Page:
Fried Carrot Cake

Carrot cake purchased from Sheng Siong. Cut up into little cuboid pieces.

Once again, my favourite olive oil, minced garlic, minced preserved radish (chye poh), fry until the carrot cake “melts” a little, add more oil, then eggs, followed by fish sauce. Fry well.

Last comes the “colouring”. Dark sweet sauce. Turn off the flame, scoop up on a plate and garnish with chopped green onion shoots.

It’s fast and it’s easy and if you’re as good as I am, it’ll taste better than what you get at the food court.

© Chan Joon Yee

Seafood Gyoza For Breakfast

From freezer to plate in 15 minutes. My breakfast for this beautiful Saturday morning. Fried with only a few spoons of olive oil in a non-stick pan.

© Chan Joon Yee

Vegetable Stems


I’m very picky about vegetable stems. I don’t like those that are limpy and fibrous like rope. I love those that are crunchy. Here’s an example of something I had at one of the floating restaurants are Kanchanaburi, Thailand.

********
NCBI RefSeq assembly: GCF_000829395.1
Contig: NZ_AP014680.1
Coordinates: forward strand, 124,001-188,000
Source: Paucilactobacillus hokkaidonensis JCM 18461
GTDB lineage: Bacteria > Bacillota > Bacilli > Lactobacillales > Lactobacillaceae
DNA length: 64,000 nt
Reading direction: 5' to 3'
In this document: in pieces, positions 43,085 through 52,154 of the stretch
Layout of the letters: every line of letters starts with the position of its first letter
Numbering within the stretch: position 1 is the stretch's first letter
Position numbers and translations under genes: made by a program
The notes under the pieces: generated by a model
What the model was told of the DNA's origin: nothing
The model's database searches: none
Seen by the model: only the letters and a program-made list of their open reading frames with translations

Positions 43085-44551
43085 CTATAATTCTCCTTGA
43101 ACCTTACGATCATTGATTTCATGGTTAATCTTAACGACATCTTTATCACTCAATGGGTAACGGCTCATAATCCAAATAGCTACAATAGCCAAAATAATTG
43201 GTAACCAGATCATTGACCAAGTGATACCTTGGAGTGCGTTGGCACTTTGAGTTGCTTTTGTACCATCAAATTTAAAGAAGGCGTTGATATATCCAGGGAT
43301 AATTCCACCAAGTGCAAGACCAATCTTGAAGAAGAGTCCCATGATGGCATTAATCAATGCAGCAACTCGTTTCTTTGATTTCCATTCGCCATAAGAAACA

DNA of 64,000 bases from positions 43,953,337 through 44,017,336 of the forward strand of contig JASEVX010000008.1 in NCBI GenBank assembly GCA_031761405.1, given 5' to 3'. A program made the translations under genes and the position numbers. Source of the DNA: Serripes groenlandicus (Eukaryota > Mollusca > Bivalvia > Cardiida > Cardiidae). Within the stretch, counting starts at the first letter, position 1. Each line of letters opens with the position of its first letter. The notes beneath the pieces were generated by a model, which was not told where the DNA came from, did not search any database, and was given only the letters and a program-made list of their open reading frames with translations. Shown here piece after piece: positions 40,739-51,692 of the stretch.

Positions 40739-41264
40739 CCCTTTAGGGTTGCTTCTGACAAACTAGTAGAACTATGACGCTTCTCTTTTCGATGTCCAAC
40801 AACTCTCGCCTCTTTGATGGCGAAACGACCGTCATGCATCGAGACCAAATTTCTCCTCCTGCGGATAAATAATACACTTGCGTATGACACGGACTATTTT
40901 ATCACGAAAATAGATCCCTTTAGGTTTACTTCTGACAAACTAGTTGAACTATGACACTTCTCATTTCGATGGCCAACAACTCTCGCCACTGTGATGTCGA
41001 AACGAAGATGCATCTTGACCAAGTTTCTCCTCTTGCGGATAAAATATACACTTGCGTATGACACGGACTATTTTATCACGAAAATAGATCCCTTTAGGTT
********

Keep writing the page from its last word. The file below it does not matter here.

On the table, we have Pla kang salad, vegetable salad, deep fried vermicelli and Leo Beer. Pla kang is a freshwater fish which my friend Pairach claims to be the tastiest freshwater fish Thailand. The vegetable salad is made from boiled kailan stems. The usual Thai dressing included lime juice, palm sugar and nam pla.

I chanced upon some nice kai lan stems at Sheng Siong the other day and decided to try making this crunchy affair at home. The Thai styled salad wasn’t too bad, but I’ve decided to do it Chinese style this time.

Kai Lan stems shaved and sliced.

Into the pot goes some olive oil, minced garlic, shrimp meat.

Oyster sauce added, kai lan stems put it, stir and fry for a few minutes under high heat, a dash of hua diao wine, some water and we’re done.

Sweet and crunchy. You can even eat it on its own. Or with some beer, of course.

© Chan Joon Yee